Three burglars who carried out a record $637 million art theft in Hong Kong but remained oblivious to the value of their historic loot were jailed on Friday, local media reported.
Hong Kong’s art community has been rocked by the theft which included a two-meter-tall scroll containing a 1929 Politburo report written by Mao Zedong valued at hundreds of millions of dollars – but was sold to an amateur collector for only HK$200 ($25).
When police recovered the parchment a month after it was stolen, they found it had been cut in half for ease of storage by the collector, who was also unaware that it was genuine.
The items were recovered in September 2020 from an apartment belonging to Chinese collector Fu Chunxiao in bustling Kowloon.
The loot was worth an estimated total of HK$5 billion ($637 million), with Mao’s scroll alone valued at HK$2.3 billion, according to the South China Morning Post (SCMP) , making it the biggest heist in town by value.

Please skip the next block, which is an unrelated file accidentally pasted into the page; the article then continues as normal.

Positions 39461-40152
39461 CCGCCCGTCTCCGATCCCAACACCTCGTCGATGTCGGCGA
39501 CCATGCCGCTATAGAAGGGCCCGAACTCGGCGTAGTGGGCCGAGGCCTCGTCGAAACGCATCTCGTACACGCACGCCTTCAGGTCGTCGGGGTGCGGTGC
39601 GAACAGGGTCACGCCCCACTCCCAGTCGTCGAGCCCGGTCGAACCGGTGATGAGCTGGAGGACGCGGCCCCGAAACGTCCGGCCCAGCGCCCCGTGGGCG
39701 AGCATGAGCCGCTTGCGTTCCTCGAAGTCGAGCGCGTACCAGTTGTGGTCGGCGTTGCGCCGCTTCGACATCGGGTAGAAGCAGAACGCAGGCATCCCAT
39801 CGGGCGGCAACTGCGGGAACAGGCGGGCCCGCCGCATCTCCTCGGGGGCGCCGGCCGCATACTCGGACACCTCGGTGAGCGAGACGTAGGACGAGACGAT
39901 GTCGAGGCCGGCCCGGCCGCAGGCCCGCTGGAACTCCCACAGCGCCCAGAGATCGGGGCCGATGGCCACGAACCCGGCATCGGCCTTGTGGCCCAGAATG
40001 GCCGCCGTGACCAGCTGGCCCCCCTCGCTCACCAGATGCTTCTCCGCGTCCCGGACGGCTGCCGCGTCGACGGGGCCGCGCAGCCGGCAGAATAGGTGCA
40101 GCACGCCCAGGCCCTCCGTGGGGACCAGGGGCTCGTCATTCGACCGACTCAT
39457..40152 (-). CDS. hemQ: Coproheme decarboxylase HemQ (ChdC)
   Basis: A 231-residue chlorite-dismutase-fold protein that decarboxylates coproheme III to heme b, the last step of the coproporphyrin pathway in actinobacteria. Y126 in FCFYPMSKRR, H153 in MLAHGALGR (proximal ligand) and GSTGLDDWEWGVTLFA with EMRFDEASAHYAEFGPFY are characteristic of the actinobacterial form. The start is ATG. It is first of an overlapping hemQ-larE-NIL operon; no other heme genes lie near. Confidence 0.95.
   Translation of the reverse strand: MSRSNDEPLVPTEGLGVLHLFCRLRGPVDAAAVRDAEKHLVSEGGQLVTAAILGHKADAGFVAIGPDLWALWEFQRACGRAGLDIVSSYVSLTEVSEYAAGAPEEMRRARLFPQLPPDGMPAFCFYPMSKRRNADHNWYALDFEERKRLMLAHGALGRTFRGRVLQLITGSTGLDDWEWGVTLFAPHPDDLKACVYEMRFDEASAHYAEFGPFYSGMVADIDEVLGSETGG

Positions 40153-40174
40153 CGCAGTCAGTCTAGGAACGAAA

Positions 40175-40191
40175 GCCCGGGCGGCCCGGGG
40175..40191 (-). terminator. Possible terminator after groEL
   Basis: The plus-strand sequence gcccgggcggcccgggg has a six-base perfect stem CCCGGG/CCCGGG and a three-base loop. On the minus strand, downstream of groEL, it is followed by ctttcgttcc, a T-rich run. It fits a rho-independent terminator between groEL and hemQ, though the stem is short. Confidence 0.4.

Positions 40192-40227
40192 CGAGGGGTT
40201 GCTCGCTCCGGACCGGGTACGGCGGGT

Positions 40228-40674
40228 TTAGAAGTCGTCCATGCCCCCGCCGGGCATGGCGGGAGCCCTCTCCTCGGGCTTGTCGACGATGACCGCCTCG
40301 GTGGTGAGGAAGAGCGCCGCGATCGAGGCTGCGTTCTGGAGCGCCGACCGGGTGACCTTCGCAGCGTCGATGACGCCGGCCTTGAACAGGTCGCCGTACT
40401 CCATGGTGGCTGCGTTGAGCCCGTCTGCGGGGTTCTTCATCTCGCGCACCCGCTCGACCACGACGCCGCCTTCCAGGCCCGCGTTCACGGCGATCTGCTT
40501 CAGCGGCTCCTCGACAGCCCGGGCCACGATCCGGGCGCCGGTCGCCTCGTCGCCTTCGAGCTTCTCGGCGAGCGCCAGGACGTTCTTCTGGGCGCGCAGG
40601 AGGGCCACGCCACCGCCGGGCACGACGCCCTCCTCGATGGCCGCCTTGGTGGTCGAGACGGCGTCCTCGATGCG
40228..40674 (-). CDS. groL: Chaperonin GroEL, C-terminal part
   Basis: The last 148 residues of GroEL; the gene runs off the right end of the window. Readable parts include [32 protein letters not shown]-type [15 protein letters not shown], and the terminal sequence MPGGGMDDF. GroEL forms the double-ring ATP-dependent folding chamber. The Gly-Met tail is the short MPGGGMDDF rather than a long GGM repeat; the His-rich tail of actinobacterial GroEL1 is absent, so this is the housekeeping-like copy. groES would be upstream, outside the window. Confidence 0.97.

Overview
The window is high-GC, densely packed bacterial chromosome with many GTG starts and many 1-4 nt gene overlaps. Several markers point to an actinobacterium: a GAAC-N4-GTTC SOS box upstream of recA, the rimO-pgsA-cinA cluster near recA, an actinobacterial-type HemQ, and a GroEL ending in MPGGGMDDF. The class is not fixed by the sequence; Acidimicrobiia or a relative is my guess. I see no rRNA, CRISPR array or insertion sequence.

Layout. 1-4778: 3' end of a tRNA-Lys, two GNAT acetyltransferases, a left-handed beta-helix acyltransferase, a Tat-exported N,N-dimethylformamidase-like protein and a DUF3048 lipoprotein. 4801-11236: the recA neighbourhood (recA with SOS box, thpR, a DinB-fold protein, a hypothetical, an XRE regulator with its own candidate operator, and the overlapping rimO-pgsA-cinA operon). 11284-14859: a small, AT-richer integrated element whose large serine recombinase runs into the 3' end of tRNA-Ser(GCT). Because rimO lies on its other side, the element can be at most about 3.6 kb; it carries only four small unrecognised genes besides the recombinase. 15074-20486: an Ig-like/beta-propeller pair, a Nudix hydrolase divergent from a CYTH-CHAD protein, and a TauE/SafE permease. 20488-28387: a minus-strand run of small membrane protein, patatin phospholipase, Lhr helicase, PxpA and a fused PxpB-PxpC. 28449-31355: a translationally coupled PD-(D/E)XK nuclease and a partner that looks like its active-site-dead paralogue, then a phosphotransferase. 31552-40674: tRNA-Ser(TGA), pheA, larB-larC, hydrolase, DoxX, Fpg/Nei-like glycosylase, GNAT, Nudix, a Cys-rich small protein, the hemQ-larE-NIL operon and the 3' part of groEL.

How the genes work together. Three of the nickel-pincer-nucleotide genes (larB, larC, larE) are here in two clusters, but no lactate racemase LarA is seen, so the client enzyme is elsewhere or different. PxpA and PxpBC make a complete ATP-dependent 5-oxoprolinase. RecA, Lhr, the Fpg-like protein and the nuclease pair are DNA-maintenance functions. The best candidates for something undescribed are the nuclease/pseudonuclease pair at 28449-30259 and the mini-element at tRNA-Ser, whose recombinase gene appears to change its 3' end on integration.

Ho Yik-chiu, 46, Ng Wing-lun, 45, and Hui Ping-kei, 48, were jailed for up to two and a half years after pleading guilty to involvement in the crime, reports the SCMP.
The court heard that the three men were seasoned burglars who deliberately targeted Fu’s apartment while he was overseas.
Much of the loot has yet to be collected.
A calligraphic letter and a handwritten poem by Mao are still missing, as are dozens of sets of highly prized Chinese stamps, the Post reported.
A collector who received some of the goods alerted the police when he realized the items had been stolen.
(Except for the title, this story has not been edited by NDTV staff and is published from a syndicated feed.)